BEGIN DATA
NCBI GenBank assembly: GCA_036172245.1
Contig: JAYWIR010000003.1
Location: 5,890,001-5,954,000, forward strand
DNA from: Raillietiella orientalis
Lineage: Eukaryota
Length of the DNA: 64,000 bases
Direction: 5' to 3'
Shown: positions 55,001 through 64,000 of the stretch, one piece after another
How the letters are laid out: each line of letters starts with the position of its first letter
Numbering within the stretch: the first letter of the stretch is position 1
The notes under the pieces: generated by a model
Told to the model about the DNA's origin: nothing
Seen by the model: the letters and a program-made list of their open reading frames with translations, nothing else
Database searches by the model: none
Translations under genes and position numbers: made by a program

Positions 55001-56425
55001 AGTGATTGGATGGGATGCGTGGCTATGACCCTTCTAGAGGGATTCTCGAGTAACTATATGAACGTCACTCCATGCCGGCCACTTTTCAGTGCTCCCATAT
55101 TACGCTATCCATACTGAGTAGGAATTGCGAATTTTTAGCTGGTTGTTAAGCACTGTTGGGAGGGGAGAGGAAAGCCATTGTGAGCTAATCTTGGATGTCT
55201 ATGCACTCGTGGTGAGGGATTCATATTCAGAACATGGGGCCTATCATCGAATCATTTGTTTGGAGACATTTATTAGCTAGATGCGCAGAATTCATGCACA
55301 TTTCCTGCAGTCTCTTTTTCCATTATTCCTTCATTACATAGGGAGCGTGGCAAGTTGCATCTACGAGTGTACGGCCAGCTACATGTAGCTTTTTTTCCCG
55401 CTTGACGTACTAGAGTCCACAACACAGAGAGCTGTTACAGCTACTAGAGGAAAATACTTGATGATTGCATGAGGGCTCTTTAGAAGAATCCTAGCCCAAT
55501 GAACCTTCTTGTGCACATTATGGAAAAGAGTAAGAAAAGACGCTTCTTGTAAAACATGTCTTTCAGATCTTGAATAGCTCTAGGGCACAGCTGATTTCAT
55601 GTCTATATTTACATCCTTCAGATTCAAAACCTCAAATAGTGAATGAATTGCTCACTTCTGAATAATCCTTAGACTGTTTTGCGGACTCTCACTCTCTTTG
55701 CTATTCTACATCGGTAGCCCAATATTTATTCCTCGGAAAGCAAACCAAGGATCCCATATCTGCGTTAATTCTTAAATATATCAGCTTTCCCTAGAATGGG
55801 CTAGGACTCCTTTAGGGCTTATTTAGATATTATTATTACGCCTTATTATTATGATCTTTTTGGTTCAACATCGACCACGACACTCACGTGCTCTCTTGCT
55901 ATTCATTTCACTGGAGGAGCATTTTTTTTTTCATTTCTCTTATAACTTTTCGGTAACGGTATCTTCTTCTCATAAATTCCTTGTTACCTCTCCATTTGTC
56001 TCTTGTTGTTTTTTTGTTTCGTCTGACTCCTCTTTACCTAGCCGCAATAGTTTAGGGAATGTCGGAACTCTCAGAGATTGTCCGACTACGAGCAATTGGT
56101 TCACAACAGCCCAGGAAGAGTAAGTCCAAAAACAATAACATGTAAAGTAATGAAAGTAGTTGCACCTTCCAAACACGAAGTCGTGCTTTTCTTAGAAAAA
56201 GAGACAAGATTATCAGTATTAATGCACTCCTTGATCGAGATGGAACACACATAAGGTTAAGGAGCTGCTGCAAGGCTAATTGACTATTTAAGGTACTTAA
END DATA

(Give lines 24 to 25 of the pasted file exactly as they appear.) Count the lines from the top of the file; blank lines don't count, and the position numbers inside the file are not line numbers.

55701 CTATTCTACATCGGTAGCCCAATATTTATTCCTCGGAAAGCAAACCAAGGATCCCATATCTGCGTTAATTCTTAAATATATCAGCTTTCCCTAGAATGGG
55801 CTAGGACTCCTTTAGGGCTTATTTAGATATTATTATTACGCCTTATTATTATGATCTTTTTGGTTCAACATCGACCACGACACTCACGTGCTCTCTTGCT